Why are women in your thrall?
I consider myself enlightened when it comes to my existence and presentation as a woman.
After all, I am a psychotherapist and a feminist. I do love myself and have worked hard to love my body. My small breasts became larger to breastfeed my son. They sag now for the same reason. They fulfilled their role and I am quite proud of them. The author, Robert Heinlein, wrote of “baby chewed breasts” being beautiful. I agree. My Caesarean scar also reminds me of one of the best experiences of my life. When I maintain my weight, the looser abdominal muscles resulting from pregnancy aren’t obvious. When I am heavier, the resulting tummy is yet one more reminder of the powerful joy of bringing a human being into the world.
However, in spite of my joy in my body, and my understanding that women are too hard on themselves, I am my mother’s daughter, and she never left the house without full make-up. The culture has also had it’s way with me, from the days of emaciated fashion models, to the filtered and retouched film and photos of celebrities. And then, I have aged, which is a rite of passage in our western society that is not honored or revered in women.
Conflicting emotions about looks arose for me with the recent visit of my lover. I just put him on the train back to our home town, after a soul and body satisfying visit. First, let me clearly and loudly state that he loves my body, my face, my wrinkles, my humor and personality. None of my cognitive dissonance has anything to do with his attitude toward me. I honestly believe he would find me sexy in a sack. Given that, and my own ability to love myself, why did I find myself commenting negatively and frequently on my weight? Why did I worry about my face while taking him to the train, because I didn’t put on the makeup that at least minimizes my wrinkles? It isn’t like he hasn’t seen my naked face before.
It isn’t even that I don’t believe what I said to him: That I earned every wrinkle through laughter, sailing the ocean, dancing in smoky bars, and orgasms, and that I wouldn’t trade any of those experiences for an unlined face. I completely believe that I have earned my face, and I like it.
My lover is, however, thirteen years younger. We’ve known each other for seventeen years, and the age difference didn’t matter to me at all at first. Since we hadn’t seen each other for six years until recently, and my age itself is more significant to me now, the age difference feels more significant. To me, not to him. It’s the only excuse I have for acting less than self accepting.
Several years ago, some of my friends who are older than I, talked about disappearing as they got older.
People ignored or overlooked them. I decided I would simply not let that happen. As I have aged, I make it a point to smile and greet people. I especially greet older women so they don’t feel invisible. I strike up conversations with the young guys at check outs who are looking down while scanning items. When they look up to answer, I smile, and they visibly brighten. In the metaphysical realm, I extend love energy everywhere I go, and am rewarded with people doing double takes, or suddenly smiling at me. The only times I am truly ignored is when I want to be.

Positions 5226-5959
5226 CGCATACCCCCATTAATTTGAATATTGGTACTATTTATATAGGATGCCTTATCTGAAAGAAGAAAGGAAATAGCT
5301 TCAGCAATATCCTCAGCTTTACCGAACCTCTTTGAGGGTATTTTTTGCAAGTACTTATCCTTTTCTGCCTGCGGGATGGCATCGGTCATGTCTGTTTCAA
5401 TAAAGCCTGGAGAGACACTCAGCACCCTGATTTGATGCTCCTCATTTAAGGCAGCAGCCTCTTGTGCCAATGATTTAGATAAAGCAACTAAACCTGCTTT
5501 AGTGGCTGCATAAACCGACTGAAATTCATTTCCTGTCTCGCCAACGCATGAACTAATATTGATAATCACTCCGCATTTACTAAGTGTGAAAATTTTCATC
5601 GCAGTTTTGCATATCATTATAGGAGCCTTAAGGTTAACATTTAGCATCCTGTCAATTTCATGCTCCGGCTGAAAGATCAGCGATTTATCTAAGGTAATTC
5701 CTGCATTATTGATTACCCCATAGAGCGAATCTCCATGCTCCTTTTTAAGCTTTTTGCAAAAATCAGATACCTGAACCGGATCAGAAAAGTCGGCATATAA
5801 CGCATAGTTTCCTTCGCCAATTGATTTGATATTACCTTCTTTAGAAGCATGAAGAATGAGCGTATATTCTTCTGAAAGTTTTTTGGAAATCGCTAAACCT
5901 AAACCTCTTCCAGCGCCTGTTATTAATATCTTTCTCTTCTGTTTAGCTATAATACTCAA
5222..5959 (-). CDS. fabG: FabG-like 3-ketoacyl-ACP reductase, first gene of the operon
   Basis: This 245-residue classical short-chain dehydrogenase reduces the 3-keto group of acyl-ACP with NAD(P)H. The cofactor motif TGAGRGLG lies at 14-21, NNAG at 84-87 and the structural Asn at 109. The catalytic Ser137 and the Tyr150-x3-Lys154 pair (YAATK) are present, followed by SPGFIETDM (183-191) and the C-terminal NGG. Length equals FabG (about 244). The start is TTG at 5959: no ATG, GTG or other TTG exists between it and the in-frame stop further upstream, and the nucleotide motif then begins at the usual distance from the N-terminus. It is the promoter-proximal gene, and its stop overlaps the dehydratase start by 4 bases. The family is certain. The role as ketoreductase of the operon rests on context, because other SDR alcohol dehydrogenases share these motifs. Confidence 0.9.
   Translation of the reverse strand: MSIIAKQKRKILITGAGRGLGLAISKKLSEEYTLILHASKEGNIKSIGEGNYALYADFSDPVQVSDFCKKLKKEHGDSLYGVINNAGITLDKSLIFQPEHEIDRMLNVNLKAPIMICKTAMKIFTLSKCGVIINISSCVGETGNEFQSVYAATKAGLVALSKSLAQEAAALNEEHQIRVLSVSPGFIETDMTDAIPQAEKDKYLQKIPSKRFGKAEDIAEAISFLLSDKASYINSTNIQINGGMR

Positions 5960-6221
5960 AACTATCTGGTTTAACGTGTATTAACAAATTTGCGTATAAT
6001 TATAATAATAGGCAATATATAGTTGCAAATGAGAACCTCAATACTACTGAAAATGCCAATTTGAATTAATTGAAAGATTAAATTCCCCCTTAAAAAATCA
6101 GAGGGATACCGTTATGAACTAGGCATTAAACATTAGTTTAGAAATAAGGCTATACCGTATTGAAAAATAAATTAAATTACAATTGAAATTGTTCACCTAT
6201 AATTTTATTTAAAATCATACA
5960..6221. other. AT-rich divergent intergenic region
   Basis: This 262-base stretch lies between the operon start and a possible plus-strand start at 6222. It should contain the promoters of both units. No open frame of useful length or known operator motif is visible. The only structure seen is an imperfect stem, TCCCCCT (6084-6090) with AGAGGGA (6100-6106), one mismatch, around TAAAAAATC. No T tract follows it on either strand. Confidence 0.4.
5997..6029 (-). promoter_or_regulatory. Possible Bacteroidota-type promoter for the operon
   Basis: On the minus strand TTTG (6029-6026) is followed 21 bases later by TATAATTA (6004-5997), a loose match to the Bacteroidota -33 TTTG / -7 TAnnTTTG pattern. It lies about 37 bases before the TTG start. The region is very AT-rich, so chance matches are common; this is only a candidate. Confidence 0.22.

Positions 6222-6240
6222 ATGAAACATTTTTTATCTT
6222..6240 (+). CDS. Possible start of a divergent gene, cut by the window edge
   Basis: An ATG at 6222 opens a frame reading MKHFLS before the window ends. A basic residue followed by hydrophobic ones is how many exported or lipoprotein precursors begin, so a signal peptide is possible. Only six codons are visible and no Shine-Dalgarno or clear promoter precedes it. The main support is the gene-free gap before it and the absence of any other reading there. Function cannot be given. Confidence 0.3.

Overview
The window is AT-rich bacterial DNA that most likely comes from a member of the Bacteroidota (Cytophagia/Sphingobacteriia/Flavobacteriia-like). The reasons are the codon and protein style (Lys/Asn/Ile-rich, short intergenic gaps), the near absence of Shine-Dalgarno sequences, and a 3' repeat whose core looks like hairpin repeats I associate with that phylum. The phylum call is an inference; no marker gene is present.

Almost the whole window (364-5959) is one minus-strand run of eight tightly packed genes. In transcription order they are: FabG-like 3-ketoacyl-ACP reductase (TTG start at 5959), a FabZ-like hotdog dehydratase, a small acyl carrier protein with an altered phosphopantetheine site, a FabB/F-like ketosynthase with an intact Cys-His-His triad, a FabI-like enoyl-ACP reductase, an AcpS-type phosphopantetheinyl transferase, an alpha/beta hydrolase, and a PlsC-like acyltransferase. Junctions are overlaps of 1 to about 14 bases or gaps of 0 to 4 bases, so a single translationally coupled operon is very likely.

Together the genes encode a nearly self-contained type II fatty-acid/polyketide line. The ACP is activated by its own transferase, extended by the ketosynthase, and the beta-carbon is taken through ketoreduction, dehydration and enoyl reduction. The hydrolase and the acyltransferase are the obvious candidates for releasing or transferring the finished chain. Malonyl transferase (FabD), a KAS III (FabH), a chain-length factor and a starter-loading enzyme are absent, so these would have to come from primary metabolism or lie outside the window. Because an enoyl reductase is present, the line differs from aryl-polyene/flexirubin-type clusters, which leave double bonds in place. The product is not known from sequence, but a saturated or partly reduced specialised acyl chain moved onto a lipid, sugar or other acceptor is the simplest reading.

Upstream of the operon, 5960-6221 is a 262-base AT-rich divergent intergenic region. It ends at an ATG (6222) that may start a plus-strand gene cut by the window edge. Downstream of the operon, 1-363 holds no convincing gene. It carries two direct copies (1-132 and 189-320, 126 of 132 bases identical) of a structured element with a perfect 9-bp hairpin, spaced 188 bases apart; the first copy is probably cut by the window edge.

So how do I make sense of my need to obsess over my current weight? Why do I prefer make-up to no make-up? In spite of the fact that the one male gaze I care about finds me attractive. I believe it is the curse of being an aging female in our culture, its subsequent denigration of the less than perfect female form, and a result of my determination to look as much as possible on the outside as I feel on the inside.
In my thirties I got a chin implant.
My therapist was concerned that I thought it would alleviate self-esteem issues, which she knew didn’t work. I assured her that I just wanted other people to see me as I saw myself. And that is the purpose it serves. She could see that after I had it done. This is the same therapist who advised us women to go home and get naked in front of a full-length mirror and concentrate on everything we like about ourselves. She knew we usually concentrate on what we don’t like. Switching that view point permanently changed the way I look at myself for the better, and I assign the exercise to my clients with dysmorphia.
People often ask me if I’m an artist.
Probably because I hang out with artists and musicians, and my clothes and jewelry are trendy. I gesture at my hair, face, and body and declare, “This is my canvas.” While writing is my craft and creative outlet, I consider the window dressing of my physical being to be my expression of who I am in each moment and incarnation. This can mean dressing my body a certain way, wearing different types of make-up, and changing my hair on a regular basis.
While I was practicing martial arts, I found that having my body be fit was a part and a result of that practice. I haven’t practiced in six years, and it shows. I want that body back as much as is possible, because I feel stronger and more confident in it. The one I am in is serving me well, and a stronger, fitter one will serve me even better in terms of health and agility.
In spite of the deviation from my stated course this weekend, I am still friends with my mirror. It shows me being the best me I can be at the moment. Even when that isn’t perfect by any standards. Perfect is boring.
What are the reasons I put work and love into my body and appearance? To keep my body healthy and able, so I can enjoy life and its activities, including great sex. To take my best and favorite features and emphasize them for pure fun and art. To spread love and recognition to those who don’t often receive it. To be more fully myself in every situation.
Everything you see is a reflection of who I have been, who I am, and who I plan to be. And that is the best mirror of all.